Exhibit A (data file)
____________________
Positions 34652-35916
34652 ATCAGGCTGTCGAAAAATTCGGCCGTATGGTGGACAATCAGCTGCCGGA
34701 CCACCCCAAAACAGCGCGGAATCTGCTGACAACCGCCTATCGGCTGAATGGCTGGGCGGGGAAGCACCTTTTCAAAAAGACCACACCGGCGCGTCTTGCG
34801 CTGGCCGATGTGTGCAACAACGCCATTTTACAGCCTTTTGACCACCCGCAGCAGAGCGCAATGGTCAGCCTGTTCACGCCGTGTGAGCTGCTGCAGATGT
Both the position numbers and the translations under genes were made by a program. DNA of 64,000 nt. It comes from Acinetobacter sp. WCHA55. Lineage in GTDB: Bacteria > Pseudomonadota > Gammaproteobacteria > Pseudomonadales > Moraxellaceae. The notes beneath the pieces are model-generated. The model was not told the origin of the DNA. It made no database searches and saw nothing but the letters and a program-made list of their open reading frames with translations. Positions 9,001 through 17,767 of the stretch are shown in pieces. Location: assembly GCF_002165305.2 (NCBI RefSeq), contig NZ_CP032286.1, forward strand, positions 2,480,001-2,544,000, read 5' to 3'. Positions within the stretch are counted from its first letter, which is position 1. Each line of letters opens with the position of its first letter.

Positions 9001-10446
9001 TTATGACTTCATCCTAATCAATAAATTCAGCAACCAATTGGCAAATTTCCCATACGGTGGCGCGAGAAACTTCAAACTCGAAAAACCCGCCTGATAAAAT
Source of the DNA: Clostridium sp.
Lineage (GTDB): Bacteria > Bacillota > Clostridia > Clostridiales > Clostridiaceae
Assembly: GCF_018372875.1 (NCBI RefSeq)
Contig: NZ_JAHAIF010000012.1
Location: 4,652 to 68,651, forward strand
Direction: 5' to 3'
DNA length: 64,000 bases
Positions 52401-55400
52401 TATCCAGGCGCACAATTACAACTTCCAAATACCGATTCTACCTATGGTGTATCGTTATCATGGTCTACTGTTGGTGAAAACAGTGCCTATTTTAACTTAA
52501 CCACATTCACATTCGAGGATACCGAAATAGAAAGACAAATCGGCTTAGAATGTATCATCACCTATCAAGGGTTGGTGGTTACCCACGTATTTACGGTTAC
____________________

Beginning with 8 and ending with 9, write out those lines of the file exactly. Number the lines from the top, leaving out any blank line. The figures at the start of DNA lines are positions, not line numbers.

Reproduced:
Source of the DNA: Clostridium sp.
Lineage (GTDB): Bacteria > Bacillota > Clostridia > Clostridiales > Clostridiaceae